Last week, FDA’s Center for Devices and Radiological Health (CDRH) announced the availability of a Draft Guidance on “Dissemination of Patient-Specific Information from Devices by Device Manufacturers” to clarify that “manufacturers may share patient-specific information recorded, stored, processed, retrieved, and/or derived from a medical device with the patient who is either treated or diagnosed with that specific device.” Draft Guidance at 4 (emphasis added). Beyond that fairly axiomatic statement, however, FDA’s discussion is a little confusing – at least to those of us living in the medical privacy world and feeding on a steady diet of HIPAA regulations. To be clear: the Draft Guidance does not, for the most part, appear to conflict with the HIPAA Privacy Rule. It fails, however, to reference certain HIPAA requirements that, at least on their face, appear relevant here. In fact, FDA does not analyze whether a device manufacturer would even be subject to HIPAA in the first instance and appears to make several assumptions in that regard.
By way of background, the Privacy Rule and Security Rule only apply to a medical device manufacturer (or any other entity) that is otherwise a Covered Entity (CE) or Business Associate (BA). CEs include health plans, healthcare clearinghouses, and health care providers that electronically transmit Protected Health Information (PHI). PHI is “individually identifiable health information held or transmitted by a [CE] or its [BA], in any form or media . . . that relates to the individual’s past, present or future physical or mental health or condition, the provision of health care to the individual, or the past, present, or future payment for the provision of health care to the individual, and that identifies the individual or for which there is a reasonable basis to believe it can be used to identify the individual.” 45 C.F.R. § 160.103.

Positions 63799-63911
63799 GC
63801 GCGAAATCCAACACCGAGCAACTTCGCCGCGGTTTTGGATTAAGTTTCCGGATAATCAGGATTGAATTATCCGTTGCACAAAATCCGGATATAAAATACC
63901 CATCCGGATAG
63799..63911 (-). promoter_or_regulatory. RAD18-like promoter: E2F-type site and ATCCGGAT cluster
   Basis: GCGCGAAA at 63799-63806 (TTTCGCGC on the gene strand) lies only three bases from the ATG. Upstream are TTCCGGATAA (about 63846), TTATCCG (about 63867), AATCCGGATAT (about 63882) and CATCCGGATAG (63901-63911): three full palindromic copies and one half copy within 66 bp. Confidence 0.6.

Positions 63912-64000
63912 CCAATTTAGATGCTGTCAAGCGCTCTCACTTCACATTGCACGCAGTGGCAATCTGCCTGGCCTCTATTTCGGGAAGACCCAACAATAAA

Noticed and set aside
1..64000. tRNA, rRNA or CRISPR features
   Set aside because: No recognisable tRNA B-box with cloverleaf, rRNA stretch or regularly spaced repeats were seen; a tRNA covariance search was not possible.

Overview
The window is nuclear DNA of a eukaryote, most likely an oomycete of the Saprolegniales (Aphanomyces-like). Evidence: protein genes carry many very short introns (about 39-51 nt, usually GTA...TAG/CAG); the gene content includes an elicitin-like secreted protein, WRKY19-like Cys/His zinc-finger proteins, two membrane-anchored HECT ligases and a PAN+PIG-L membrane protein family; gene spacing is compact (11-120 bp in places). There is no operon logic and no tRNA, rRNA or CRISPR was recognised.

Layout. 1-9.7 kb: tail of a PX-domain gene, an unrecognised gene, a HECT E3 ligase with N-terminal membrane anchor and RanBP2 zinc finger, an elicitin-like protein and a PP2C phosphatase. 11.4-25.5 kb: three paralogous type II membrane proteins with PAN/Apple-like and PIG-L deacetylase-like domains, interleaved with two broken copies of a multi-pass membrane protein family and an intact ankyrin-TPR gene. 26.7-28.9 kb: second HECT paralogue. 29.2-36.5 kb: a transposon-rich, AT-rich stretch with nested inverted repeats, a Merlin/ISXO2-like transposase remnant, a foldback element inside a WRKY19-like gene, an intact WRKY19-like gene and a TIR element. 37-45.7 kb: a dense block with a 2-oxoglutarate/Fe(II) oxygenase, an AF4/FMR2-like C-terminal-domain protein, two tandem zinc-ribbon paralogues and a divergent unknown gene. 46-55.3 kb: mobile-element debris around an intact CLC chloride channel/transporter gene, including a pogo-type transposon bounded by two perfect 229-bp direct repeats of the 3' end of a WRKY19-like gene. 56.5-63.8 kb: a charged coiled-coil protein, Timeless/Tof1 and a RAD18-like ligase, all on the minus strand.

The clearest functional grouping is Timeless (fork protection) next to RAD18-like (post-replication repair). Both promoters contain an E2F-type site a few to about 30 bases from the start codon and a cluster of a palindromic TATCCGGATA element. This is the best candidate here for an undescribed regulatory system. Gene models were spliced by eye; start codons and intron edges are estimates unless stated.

FDA’s expansive definition of “patient-specific information” in the Draft Guidance appears to be, at least in part, inconsistent with HIPAA’s definition of PHI. See Draft Guidance at 4. In fact, much of the “patient-specific information” appears to center on clinical data – some of which may not be individually identifiable (e.g., “pulse oximetry data, heart electrical activity, and rhythms as monitored by a pacemaker.” Id.). Under HIPAA, that data alone, unless tied to an identifier, would not necessarily constitute PHI.
In any event, generally speaking, a device manufacturer could be a HIPAA-regulated CE if it acted as, say, a covered health care provider. In fact, HHS’s Office for Civil Rights (OCR) (the agency responsible for enforcing HIPAA), has expressly addressed such scenarios, addressing various circumstances in which a CE provider may share PHI with a medical device company absent a patient’s authorization, including instances in which: